Pulmonary function testing
Spirometry is usually normal in asymptomatic patients, and some authors question its usefulness in diagnosing ILO.8,18 A provocation challenge test with the trigger may be required. The pulmonary function test (PFT) can reveal a decrease in forced expiratory volume in 1 second (FEV1) and forced vital capacity (FVC), with normal FEV1/FVC ratio.3 A common characteristic of ILO is a flattened inspiratory flow volume loop, corresponding to variable extra thoracic obstruction.8,9,18 This finding is extremely helpful to make the diagnosis in symptomatic patients, but it is not a sensitive indicator of ILO in the asymptomatic ones.3,10 ILO patients can also present an increased ratio of forced expiratory to inspiratory flow at 50% of vital capacity, as an indication of airflow obstruction during inspiration.8,18,22
Other non-invasive techniques have recently been studied for the diagnosis of EILO, such as whole-body plethysmography, mechanical modelling of the airways to determine oscillatory resistance, and videography. Larger case-controlled studies are necessary to evaluate the reliability of these techniques, specifically in patients of paediatric age.18
Differential diagnosis of inducible laryngeal obstruction
In addition to poorly controlled asthma or exercise-induced bronchoconstriction, other diagnoses have to be taken into account when ILO is considered. Anatomical defects such as laryngomalacia, frequent in childhood, when the cartilages of the posterior larynx are flaccid and fall to front and posteriorly into the airway during breathing, can cause airway obstruction and noisy breathing.23 Bilateral vocal cord paralysis is the second most common cause of stridor reported in newborns, describing the paralysis of the vocal cords in a paramedian position. The Bernoulli effect, when the vocal cords are passively sucked during inspiration, may be misunderstood as an active adductory movement.14 Recurrent respiratory papillomatosis in preschool and school-aged children can create obstruction with exercise or resting.23 Vocal cord polyps, subglottic stenosis and laryngeal oedema can occur with the same symptoms. Neurologic problems, including vagus or recurrent laryngeal nerve injury, or amyotrophic lateral sclerosis, can also share the symptoms.9,18,19,23 Differential diagnoses can also include brainstem compression and nuclear or lower motor neuron injury as movement disorder, especially in children.23 ILO is different from laryngospasm, where complete closure of the cords occurs, and happens suddenly and in an intense way.8 Other functional diagnoses must be distinguished from ILO, such as spasmodic or muscle tension dysphonia, panic attacks, Munchausen syndrome, chemical sensitivity or somatoform disorders.8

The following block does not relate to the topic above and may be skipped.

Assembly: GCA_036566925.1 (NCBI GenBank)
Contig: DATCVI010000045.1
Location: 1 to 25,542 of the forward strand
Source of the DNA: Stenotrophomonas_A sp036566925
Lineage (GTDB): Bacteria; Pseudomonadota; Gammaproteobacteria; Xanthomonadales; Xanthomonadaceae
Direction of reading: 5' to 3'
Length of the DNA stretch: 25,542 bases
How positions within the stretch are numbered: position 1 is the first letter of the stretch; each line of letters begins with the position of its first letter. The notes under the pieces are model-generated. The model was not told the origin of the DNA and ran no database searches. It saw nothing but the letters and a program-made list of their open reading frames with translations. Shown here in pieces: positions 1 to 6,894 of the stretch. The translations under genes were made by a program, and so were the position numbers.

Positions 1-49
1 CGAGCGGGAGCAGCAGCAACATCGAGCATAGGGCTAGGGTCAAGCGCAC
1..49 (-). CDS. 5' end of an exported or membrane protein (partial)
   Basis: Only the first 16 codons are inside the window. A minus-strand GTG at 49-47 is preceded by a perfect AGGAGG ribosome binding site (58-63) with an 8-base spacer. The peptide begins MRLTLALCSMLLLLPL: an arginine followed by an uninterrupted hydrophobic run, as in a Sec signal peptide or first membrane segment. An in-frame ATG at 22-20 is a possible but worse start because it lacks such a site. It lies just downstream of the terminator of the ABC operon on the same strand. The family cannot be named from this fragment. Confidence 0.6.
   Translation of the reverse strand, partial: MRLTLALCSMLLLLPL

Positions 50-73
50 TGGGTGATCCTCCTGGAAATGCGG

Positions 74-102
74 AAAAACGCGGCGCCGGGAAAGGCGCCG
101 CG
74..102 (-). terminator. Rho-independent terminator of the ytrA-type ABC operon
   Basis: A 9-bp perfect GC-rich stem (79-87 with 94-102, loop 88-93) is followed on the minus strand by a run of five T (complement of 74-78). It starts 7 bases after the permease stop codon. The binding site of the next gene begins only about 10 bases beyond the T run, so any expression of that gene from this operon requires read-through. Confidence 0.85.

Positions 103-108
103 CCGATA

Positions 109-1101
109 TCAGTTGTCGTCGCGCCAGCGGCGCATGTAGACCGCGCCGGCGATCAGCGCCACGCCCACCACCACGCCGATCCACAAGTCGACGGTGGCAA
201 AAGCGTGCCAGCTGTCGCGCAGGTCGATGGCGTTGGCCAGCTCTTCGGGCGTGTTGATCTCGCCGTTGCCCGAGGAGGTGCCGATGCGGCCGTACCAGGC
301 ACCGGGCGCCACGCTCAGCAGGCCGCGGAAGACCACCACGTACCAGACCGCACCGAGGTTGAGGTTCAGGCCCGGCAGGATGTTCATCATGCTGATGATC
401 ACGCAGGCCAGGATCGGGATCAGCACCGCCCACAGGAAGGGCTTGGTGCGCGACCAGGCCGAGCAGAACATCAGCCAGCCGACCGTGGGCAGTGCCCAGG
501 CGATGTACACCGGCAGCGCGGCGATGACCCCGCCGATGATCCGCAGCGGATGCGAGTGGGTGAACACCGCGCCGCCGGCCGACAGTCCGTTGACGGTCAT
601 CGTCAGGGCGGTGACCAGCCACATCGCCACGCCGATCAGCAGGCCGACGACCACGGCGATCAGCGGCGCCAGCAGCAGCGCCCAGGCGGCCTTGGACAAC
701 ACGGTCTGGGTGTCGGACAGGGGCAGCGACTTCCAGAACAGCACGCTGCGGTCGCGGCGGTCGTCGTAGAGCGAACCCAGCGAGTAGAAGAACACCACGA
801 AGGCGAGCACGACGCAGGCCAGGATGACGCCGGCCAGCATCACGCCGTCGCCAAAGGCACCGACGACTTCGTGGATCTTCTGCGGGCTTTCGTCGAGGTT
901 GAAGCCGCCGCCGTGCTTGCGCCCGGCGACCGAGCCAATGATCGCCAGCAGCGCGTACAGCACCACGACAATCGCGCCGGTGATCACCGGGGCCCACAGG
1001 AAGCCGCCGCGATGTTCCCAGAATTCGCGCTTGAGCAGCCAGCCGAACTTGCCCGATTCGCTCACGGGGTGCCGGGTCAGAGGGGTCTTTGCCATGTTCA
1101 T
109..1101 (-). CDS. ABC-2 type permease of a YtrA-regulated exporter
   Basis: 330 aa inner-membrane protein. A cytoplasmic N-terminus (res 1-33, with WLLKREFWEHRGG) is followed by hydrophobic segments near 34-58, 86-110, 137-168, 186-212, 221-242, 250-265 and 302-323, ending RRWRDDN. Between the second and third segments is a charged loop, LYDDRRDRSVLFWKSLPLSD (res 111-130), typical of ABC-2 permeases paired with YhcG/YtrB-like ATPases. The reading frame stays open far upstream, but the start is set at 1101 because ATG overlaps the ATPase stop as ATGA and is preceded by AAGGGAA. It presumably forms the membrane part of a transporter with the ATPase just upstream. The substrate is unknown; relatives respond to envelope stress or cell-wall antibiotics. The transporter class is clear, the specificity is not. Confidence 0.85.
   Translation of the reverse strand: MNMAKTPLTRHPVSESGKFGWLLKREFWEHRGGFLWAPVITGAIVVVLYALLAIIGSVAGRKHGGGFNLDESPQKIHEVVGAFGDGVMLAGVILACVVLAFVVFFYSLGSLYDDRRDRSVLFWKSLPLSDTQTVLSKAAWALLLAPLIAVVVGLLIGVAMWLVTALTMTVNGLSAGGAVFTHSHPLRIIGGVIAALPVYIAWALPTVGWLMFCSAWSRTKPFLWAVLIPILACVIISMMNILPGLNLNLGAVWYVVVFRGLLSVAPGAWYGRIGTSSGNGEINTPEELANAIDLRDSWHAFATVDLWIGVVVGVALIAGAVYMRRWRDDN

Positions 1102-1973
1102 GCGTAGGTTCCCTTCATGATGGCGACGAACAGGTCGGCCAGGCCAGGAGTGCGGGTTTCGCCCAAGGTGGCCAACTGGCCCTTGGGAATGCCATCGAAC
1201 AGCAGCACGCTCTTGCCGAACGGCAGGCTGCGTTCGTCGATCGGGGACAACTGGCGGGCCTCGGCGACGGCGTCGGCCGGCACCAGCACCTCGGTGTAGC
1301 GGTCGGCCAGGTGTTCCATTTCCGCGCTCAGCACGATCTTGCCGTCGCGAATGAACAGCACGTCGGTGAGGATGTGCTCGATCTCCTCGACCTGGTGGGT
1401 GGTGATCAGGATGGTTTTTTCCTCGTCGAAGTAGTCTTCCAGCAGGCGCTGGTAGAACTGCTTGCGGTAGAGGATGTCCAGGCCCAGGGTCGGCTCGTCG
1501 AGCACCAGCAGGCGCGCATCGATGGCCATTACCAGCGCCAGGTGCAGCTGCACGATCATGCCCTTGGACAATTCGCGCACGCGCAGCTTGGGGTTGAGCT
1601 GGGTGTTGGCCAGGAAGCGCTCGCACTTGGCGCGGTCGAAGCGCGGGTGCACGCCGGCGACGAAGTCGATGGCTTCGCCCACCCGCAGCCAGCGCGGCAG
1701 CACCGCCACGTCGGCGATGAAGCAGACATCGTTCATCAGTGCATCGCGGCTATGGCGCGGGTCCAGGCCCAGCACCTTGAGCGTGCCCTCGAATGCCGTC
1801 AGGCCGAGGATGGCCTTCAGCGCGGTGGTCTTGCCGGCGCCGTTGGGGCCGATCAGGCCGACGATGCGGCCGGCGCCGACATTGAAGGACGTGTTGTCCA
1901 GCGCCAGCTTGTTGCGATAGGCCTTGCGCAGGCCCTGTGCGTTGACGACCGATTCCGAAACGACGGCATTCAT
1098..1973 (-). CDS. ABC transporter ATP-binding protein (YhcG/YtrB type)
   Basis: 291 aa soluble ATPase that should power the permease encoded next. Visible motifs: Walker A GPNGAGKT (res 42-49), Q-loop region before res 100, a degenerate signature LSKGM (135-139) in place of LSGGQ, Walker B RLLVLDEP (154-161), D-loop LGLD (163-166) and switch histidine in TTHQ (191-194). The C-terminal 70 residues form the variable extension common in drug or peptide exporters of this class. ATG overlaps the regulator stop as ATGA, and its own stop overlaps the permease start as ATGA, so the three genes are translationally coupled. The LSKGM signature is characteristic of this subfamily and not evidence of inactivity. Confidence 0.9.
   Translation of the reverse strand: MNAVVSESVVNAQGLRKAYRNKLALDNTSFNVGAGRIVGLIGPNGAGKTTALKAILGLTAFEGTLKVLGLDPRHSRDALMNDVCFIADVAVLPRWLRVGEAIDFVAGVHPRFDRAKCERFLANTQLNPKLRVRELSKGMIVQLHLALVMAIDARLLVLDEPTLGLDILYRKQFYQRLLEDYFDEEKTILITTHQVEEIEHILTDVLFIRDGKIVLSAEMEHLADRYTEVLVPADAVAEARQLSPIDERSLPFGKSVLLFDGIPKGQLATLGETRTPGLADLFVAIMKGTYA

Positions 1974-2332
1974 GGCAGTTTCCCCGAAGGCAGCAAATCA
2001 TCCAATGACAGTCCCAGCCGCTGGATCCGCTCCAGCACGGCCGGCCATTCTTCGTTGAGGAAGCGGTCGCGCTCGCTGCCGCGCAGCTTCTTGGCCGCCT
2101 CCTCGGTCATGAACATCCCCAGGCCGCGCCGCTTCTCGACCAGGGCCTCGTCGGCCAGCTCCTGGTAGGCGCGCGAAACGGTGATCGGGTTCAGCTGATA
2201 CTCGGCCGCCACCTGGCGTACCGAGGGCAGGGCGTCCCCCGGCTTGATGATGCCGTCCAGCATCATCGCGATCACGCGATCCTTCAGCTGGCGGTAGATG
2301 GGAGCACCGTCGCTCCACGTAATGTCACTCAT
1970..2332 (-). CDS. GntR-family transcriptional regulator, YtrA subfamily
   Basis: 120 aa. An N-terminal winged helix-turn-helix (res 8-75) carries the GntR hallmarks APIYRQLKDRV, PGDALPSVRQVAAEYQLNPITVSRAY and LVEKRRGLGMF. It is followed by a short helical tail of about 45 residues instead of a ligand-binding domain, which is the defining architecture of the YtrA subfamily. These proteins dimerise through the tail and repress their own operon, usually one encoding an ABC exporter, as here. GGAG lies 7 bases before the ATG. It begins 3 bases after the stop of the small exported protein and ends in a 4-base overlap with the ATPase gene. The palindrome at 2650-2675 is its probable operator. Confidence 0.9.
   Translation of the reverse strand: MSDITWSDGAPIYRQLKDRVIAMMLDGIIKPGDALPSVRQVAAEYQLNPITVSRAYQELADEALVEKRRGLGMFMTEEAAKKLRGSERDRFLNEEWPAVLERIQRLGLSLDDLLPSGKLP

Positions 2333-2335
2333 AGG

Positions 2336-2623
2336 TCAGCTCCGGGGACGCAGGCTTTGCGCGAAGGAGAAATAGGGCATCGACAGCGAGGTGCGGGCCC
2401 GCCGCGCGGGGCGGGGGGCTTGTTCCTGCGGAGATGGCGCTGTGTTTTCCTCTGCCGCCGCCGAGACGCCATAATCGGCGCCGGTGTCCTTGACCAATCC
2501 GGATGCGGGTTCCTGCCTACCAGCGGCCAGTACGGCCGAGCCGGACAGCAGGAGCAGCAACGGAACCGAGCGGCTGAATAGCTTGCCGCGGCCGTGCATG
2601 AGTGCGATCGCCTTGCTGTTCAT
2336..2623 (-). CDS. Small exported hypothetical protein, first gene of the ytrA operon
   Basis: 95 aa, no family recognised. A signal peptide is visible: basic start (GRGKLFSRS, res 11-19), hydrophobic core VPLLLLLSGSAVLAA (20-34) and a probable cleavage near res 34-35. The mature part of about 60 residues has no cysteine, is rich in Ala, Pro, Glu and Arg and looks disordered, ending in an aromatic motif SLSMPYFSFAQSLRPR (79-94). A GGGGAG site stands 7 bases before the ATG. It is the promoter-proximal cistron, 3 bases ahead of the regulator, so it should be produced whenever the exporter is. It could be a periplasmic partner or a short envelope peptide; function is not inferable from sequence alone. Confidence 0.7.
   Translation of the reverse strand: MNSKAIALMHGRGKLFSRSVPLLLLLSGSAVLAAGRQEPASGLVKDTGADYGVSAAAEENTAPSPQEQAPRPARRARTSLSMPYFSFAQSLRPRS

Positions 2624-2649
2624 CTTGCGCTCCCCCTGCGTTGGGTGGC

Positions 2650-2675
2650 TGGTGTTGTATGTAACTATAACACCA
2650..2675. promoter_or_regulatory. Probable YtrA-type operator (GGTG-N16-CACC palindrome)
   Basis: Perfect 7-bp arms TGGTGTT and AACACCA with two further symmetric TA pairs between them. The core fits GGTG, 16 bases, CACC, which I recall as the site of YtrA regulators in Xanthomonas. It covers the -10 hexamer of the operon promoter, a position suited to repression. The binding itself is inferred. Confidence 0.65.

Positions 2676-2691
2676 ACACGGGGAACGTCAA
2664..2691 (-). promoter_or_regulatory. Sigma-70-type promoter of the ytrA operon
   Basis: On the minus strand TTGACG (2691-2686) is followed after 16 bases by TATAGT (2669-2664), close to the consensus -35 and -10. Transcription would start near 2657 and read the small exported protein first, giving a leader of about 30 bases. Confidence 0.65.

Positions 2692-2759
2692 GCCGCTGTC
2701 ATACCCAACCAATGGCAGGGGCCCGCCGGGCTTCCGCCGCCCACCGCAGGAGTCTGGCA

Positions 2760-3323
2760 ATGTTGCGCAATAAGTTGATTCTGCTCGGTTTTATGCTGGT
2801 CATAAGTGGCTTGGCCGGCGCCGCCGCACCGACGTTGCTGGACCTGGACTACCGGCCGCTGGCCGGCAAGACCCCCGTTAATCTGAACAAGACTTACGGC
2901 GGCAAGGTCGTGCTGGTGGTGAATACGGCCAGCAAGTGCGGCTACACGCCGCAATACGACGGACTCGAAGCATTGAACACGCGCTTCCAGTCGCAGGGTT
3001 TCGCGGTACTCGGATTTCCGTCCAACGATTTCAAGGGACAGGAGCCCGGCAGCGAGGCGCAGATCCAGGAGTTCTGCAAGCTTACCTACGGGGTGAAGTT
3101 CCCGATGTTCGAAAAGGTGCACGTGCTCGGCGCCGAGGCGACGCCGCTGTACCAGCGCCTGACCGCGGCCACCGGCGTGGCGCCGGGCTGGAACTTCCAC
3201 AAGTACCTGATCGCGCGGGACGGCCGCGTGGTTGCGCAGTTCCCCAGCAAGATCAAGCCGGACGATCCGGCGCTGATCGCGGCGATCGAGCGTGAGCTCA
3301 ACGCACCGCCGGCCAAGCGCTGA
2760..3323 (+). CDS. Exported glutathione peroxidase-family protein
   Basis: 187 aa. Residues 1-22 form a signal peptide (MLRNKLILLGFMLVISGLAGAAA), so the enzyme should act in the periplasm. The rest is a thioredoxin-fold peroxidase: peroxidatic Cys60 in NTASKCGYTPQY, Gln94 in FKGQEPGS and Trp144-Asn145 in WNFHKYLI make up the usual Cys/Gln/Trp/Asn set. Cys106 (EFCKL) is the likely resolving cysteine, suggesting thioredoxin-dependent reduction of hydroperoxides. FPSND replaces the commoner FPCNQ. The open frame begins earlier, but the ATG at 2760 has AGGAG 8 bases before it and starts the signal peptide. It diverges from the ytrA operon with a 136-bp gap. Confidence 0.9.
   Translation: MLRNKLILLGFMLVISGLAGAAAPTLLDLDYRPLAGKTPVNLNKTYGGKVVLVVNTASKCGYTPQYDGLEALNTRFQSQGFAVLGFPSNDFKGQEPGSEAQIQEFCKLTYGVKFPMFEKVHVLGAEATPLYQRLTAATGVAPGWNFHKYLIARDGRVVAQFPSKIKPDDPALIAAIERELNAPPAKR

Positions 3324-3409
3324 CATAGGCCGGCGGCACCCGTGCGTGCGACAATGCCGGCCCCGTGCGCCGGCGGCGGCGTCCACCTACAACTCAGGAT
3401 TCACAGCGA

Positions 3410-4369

Management of inducible laryngeal obstruction
There is controversy about the management of ILO, and no consensual published guidelines. The first step after diagnosis is to reduce or stop unnecessary treatments and inform the patient of the techniques and therapeutics available to them.8,15,16 Video-recorded proof of ILO may be used as a therapeutic measure to help patients improve their understanding about the condition.15,16,33 Triggers should be identified, treated and controlled,9,15,16 and long-term treatment of comorbidities is important. If GERD symptoms are present, proton pump inhibitors should be considered.8,18
The management of this complex and multifactorial pathology needs a multidisciplinary team, which may include paediatricians, allergists, otolaryngologists, pulmonologists, gastroenterologists, paediatric psychiatry, speech and respiratory therapists, among others.9,15 A treatment algorithm was proposed by Maturo et al., recommending speech therapy as first-line treatment for patients with exercise-induced symptoms, and biofeedback treatment for the patient’s symptoms at rest, or a combination of both if first-line treatment failed to induce resolution.26